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Do you run a small business such as your own company or anything from babysitting to reselling goods online? If so, then you may qualify for credit cards designed for small business use. Once you know this, the question becomes, do you really need one? Here’s how to tell.

The Perks of a Business Credit Card

The main reason small business owners want a credit card is so that they can easily separate their personal expenses from their business charges. This allows them to keep separate books for their business and to easily tally up their business expenses for the purpose of filing their taxes. And for those who control multiple business entities, having several small business credit card accounts is a useful way to keep those expenses separate.

In addition, some small business credit cards come with features designed for business use. For example, users of the Chase Ink Cash and Chase Ink Plus business credit cards (reviewed here) can use the Chase Ink app to take pictures of receipts from their purchases and tag them with customizable categories. Business credit cards can also allow the primary cardholder to set and adjust individual spending limits on employee credit cards.

Another reason to consider a business credit card is to earn credit card rewards on your most frequent purchases. For example, the American Express Simply Cash Business card offers 5% cash back for the first $50,000 in purchases at U.S. office supply stores and on wireless telephone services purchased directly from U.S. service providers. It also offers 3% cash back for the first $50,000 spent on a category of their choice from a list of eight.

A small business owner will want to consider using a business credit card for all of the same reasons that consumers use credit cards. These include security, convenience and benefits such as travel insurance and purchase protection. In addition, some small businesses can utilize a line of credit and the owner may wish to separate the business’s interest charges from his or her personal accounts.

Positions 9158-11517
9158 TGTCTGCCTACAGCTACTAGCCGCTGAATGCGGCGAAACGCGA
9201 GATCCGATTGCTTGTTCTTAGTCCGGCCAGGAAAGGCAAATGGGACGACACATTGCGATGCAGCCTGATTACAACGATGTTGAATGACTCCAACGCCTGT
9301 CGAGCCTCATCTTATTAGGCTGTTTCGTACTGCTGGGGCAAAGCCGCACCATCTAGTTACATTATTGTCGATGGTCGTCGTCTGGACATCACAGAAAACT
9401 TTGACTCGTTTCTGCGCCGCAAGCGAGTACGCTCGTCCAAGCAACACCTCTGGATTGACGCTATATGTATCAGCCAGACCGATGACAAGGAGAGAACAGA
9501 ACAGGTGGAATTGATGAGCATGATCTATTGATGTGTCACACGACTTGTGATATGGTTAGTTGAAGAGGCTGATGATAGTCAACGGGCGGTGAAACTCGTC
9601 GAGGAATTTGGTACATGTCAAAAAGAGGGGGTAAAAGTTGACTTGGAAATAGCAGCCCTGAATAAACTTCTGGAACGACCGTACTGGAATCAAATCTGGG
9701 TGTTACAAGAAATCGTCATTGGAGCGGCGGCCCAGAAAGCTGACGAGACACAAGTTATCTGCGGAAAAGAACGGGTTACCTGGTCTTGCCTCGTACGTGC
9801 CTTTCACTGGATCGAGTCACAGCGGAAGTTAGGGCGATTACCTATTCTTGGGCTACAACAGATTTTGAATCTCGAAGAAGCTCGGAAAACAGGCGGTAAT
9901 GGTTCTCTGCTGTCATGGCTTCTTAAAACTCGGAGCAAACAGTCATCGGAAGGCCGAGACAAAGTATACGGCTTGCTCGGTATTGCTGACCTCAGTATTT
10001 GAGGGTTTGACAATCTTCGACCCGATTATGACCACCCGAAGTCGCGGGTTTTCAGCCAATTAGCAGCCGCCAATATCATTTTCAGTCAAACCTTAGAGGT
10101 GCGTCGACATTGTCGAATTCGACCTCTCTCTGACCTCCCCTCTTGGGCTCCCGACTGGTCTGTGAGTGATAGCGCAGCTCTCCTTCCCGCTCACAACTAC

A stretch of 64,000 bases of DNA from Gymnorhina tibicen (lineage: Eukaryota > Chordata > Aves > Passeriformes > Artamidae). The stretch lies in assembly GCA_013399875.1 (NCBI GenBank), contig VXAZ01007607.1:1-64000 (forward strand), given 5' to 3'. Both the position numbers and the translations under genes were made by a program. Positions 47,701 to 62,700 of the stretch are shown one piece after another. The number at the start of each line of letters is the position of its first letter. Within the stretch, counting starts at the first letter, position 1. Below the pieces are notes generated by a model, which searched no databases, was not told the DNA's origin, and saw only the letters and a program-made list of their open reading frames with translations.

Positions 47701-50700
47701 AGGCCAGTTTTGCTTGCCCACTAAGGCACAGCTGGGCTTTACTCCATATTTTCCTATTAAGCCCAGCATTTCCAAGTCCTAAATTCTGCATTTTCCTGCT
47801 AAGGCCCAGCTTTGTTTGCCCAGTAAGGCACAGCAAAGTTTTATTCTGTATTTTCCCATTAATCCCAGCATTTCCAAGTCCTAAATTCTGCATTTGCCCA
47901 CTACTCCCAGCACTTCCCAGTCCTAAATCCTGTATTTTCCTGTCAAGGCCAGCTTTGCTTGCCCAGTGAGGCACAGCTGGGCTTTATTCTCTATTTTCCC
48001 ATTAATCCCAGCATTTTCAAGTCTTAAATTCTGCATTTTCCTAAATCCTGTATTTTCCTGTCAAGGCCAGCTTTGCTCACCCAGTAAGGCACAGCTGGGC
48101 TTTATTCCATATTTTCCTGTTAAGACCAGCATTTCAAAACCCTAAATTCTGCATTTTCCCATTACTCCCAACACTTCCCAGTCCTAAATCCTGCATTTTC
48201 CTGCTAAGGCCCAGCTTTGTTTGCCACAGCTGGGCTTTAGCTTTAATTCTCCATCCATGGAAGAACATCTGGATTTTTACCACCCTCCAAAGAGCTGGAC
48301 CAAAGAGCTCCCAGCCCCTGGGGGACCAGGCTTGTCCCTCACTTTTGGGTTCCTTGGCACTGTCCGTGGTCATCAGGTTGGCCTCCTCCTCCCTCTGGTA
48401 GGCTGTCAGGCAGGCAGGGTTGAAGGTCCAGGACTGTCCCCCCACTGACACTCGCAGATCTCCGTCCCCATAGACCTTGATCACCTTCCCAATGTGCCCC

Should You Avoid a Small Business Credit Card?

While there are many advantages to using a separate credit card for your small business purchases, there a few drawbacks. First, you will have an additional credit card account to manage, which can complicate your finances. In addition, having a credit card for your business can also trigger some of the same problems faced by those who have a personal credit card. For instance, a business owner could incur too much debt by overspending or making unnecessary purchases to earn rewards. And although a small business credit card might offer some perks and benefits when traveling, a small business owner may already have a personal card that offers many of these benefits.

Applying for Business Credit Cards on Your Own

Some small business owners are freelancers and sole proprietors, not companies with employees. These applicants can often be confused when applying for a small business credit card. In particular, the application will ask for an Employer Identification Number (EIN). But since freelancers and other sole proprietors might not have their businesses incorporated, they won’t know what to enter in this field and may doubt that they’re even qualified to open a small business credit card account. The solution for sole proprietors, and other small business owners without an EIN, is to use their Social Security number. In either case, the applicant’s personal credit history will be used to determine credit worthiness. Your credit score will be a major factor in whether you qualify for a business credit card. For example, the Blue for Business Credit Card from American Express requires an excellent credit score. You can check your credit scores for free on Credit.com to see where you stand.

By knowing the advantages and drawbacks of opening a business credit card account, you can make the right decision to manage your own enterprise, no matter what size it is.

Note: It’s important to remember that interest rates, fees and terms for credit cards, loans and other financial products frequently change. As a result, rates, fees and terms for credit cards, loans and other financial products cited in these articles may have changed since the date of publication. Please be sure to verify current rates, fees and terms with credit card issuers, banks or other financial institutions directly.

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